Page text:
This is one of the oldest gardens known in Japan. It was excavated in the 1980's when it was discovered on the site of proposed post office buildings. Excavation revealed a pond in the shape of an 'S' lined with a layer of fist-sized stones. This pond was known as a 'kyuseki' or 'gyuseki' and was approximately 50ft (15m) across and 175ft (55m) in length. Some distance away, a small reservoir feeds the pond through a system of wooden conduits and locks. This reservoir is, in turn, fed by the Kamogawa. Several wooden, box-like containers were found in the pond. These were probably aquatic planters of some type (Kuitert). On the west site of the pond was a Chinese-style pavilion. A fence surrounded both the pond and the building with some buildings outside it for preparation of food and drinks.
Near the piles of the building were found roof tiles that are identical to those used on the Nara Imperial Palace. It is therefore likely that this was a type of informal detached palace or retreat, though it is not mentioned in any of the known written materials.
This site was most likely used for holding banquets in which guests sat on along the banks. Each guest was required to compose a poem before a floating cup of wine reached them from across the pond. This type of event is thought to have been inspired by the Chinese calligrapher Wang Xi Zhi (303-379) when he held a banquet such as this. A very famous anthology of poetry resulted from the Chinese event (held in 353) and this is likely to have inspired later imitations in Korea and Japan.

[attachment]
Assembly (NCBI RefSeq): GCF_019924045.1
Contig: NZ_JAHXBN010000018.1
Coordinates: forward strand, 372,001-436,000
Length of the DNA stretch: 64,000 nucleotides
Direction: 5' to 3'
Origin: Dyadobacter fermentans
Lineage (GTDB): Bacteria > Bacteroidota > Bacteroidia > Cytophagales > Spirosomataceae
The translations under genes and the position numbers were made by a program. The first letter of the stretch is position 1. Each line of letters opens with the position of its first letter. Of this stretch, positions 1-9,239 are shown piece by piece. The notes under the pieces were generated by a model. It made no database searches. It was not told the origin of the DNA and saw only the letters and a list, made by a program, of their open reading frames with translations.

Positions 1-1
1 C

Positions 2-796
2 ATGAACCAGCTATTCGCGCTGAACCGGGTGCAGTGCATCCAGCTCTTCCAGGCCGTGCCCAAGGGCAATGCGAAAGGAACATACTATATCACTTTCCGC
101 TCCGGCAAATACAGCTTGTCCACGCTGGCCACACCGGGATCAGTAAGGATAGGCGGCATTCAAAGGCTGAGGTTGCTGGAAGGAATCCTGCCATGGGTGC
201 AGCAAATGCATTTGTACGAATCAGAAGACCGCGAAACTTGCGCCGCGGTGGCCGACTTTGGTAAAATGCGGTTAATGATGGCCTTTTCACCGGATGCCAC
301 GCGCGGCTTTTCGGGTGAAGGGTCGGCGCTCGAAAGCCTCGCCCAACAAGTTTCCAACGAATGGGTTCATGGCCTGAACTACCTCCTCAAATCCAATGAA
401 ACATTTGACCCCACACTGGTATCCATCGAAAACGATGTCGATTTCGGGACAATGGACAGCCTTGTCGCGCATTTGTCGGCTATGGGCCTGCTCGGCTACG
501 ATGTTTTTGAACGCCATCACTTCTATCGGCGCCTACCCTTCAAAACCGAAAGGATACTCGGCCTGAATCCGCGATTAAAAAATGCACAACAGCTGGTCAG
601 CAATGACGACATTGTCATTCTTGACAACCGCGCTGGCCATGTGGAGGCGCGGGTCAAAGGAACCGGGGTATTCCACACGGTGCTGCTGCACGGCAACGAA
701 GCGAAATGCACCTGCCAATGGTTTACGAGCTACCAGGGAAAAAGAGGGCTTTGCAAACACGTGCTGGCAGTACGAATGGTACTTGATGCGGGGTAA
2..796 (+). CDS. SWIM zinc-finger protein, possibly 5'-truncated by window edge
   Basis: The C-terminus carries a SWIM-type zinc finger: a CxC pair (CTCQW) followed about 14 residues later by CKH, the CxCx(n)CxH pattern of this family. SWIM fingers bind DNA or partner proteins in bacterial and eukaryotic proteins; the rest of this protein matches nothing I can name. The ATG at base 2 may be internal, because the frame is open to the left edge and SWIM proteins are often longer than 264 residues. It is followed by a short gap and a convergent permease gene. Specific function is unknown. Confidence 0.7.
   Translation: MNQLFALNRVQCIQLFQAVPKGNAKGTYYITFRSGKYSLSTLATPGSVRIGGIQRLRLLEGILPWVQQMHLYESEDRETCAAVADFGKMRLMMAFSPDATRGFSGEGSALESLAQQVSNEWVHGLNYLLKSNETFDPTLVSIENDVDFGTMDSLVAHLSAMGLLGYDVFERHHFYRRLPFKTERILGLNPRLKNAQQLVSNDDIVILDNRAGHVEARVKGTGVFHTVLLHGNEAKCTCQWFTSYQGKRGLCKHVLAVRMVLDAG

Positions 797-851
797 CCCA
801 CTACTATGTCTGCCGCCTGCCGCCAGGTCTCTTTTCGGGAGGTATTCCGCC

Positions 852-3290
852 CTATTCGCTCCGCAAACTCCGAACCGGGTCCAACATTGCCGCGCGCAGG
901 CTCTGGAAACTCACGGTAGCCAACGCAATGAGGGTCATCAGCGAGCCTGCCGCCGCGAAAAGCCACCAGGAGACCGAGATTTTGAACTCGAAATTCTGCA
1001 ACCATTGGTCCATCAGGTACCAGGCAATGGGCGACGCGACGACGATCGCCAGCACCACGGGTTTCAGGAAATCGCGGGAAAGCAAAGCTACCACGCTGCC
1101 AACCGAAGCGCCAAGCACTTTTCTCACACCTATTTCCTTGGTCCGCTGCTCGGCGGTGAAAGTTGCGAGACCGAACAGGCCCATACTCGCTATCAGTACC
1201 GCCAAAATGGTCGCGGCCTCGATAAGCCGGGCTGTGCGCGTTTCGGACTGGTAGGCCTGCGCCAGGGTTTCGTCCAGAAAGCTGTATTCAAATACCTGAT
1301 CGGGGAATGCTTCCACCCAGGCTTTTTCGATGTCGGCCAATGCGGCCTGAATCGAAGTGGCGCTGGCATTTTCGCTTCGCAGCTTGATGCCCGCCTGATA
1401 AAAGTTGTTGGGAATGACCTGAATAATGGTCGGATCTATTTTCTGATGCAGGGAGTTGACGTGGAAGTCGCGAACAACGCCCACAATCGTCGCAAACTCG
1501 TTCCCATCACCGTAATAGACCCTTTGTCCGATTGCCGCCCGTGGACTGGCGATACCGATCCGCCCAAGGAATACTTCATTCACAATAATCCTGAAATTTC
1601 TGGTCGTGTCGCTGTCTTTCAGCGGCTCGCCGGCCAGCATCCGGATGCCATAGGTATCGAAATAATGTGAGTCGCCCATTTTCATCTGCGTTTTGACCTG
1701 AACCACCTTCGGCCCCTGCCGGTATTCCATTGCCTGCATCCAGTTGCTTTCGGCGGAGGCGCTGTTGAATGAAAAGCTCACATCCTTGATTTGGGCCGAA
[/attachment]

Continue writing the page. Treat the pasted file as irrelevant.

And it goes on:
After the excavation was completed, this site was restored to its former state, including a pond with a couple of feet of water. The post office was located elsewhere.
Kuitert, Wybe. "Two Early Gardens". The Aesthetic Garden: A Symposium on Gardens. edited by L. Tjon Sie Fat and Eric de Jong. Project #128 of World Decade for Cultural Development of the United Nations
The scent of asters--
In Nara all the ancient
Statues of Buddha.